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Karen Olson was rushing to a business meeting when she passed a homeless woman on the street. On impulse, Karen bought her a sandwich.The woman, Millie, accepted the sandwich but asked for something more — a chance to be heard. Karen stayed with Millie and listened. What she heard made her understand that homelessness brought profound feelings of diminished self-worth and disconnection from society. Soon after, Karen and her two sons began delivering lunches to homeless people on the streets of New York.


When Karen learned that homelessness was affecting families right in her own community in New Jersey, she knew she had to do something. But this was much more than giving sandwiches. She brought together people in need and people who wanted to help. Existing community resources could provide shelter, meals, and housing. Volunteers could use their skills, knowledge, and compassion to help their homeless neighbors find employment, reconnect with society, and restore their dignity.


She approached the religious community. Congregations offered hospitality space within their buildings. The YMCA provided showers and a family Day Center. A car dealer discounted a van. The first interfaith hospitality network opened on October 27, 1986.


As word spread, more New Jersey congregations formed a second network. Other congregations were inspired to develop similar programs. In 1988, we formed the National Interfaith Hospitality Network to bring the program nationwide. In addition to shelter, meals, housing, and job-seeking support, our Affiliates began developing programs for transitional housing, childcare, and homelessness prevention. Nationally, we added programs like Just Neighbors and Family Mentoring.



Family Promise was awarded one of 21 Points of Light, out of a field of more than 4,500 nominees, by President and Barbara Bush, signifying Family Promise as one of the top volunteer agencies in the country. The award recognizes how one neighbor can help another, and calls upon the nation to take action in service to our fellow citizens.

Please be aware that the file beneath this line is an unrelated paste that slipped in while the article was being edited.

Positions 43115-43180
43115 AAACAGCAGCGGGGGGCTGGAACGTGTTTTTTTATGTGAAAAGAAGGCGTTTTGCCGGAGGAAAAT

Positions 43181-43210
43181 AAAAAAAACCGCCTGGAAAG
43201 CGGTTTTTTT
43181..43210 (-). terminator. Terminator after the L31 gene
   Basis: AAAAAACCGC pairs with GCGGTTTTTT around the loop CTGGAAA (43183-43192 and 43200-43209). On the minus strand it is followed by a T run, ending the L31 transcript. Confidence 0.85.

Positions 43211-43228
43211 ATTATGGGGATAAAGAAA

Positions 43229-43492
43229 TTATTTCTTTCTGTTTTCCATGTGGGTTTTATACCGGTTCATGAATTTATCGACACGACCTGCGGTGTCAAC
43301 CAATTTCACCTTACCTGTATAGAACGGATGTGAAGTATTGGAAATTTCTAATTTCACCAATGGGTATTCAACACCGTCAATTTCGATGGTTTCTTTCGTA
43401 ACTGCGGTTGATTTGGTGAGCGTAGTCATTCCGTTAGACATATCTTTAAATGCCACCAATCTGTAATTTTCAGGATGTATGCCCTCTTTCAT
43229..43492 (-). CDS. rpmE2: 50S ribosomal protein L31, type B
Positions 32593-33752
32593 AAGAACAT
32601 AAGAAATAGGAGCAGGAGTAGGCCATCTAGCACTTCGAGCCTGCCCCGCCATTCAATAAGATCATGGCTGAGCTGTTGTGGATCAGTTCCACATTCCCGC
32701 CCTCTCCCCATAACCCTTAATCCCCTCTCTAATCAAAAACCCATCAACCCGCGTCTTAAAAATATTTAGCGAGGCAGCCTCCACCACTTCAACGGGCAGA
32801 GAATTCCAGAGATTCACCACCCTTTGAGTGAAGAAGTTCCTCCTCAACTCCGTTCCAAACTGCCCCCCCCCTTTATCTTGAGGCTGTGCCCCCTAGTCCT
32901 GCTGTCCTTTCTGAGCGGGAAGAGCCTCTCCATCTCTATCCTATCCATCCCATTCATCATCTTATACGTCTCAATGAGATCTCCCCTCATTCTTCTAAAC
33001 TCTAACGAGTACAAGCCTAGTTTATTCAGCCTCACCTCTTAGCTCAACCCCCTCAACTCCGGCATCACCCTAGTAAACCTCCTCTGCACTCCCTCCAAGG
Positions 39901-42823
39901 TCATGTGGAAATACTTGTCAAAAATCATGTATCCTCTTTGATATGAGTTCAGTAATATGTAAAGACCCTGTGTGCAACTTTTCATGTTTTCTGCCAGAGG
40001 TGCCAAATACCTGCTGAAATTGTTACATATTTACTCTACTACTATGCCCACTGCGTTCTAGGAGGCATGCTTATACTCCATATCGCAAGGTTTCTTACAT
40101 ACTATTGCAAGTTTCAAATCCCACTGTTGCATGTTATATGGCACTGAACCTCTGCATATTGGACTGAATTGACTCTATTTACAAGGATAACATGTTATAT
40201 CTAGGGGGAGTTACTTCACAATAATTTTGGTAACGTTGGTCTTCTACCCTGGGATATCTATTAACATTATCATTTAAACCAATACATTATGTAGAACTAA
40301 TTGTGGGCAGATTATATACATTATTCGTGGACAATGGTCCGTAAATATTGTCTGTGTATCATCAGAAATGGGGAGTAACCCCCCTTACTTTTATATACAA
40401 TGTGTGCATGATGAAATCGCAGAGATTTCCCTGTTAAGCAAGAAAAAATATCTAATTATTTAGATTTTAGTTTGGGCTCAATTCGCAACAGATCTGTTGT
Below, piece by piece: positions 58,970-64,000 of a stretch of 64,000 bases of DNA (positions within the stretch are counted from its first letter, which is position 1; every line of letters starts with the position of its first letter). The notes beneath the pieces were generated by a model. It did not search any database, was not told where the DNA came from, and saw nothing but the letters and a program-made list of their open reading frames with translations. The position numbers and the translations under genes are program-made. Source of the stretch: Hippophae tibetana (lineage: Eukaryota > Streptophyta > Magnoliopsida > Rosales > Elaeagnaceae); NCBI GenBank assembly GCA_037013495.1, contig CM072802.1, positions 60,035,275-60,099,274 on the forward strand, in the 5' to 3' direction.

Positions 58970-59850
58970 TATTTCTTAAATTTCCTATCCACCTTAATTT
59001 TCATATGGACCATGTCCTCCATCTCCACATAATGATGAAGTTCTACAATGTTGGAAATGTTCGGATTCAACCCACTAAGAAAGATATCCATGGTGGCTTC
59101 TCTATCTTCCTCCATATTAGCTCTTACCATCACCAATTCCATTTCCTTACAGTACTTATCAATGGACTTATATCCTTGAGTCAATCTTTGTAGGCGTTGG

A small group of folks in the Roanoke Valley, including Dan Dowdy, Daren Gunter and Katie Elmore, had heard about a program to help families experiencing homelessness.  They had heard that this program was easily replicated.  This program was Interfaith Hospitality Network, now known as Family Promise.  The group in Roanoke started a nonprofit in 1997 and took its first guests in 1998. 

Daren Gunter, our first Executive Director recalls,

"I remember opening in spring 1998, and working most closely with Dan Dowdy who was the Board President at the time.   Our office was located at Christ Episcopal Church. I was 24, owned only 1 suit, and was using a small computer with Windows 3.1. I had a pager of course :) We waited weeks and weeks for our first family. Then we had three families in short order.   Suddenly we had families but no Day Center. IHN owned a Ford Econoline 350 15-passenger van, 16 roll-away beds and not much else. But, we had an enthusiastic and long-suffering group of volunteers.  We set a day center up in the basement of Christ Church where we operated until we leased space at the VAMC [Veterans Administration Medical Center].   We soon realized that taking seats out of the van to move the cots wasn't doing the van, or volunteers, any favors. Thank goodness for the many volunteers who showed up with their utility trailers to help with moves. We were given a grant to buy a trailer and added our logo.  


We had several weeks early on when host congregations were not available. We had to go into "make-do" mode, and experienced incredible help from several congregations in putting a schedule together. We used the Marshall House several times when host congregations weren't available.
We added a second staff member in October 1998 to drive the van on weekends and be at the center. We added a case manager the following spring, I think.

 Family Promise was a consistent and supportive source of hope during the early days. The staff in New Jersey and directors from around the country  were so helpful. I can't leave them out.

 We also had a dynamite group of coordinators! There were so many people who stayed so many evenings and overnights to fill in holes when volunteers weren't available. So many people had a do-whatever-it-takes mentality. And, the families received so much love and concern from our coordinators and volunteers. Their approach was empathetic and personal. Families and volunteers were growing alongside one another...together. It was easy to see, very early on, that there was a special dynamic at work with IHN."


We changed our name, from Roanoke Valley Interfaith Hospitality Network to Family Promise of Greater Roanoke, to reflect our broad range of programs and our vision of ending family homelessness. The name refers to the promise, in the sense of commitment, which communities make to families in need. But it also refers to the promise, the potential, inherent in every family.

Family Promise 25th Anniversary Retrospective - "Sharing Our Dream, Keeping Our Promise"
Family Promise

Family Promise 25th Anniversary Retrospective - "Sharing Our Dream, Keeping Our Promise"

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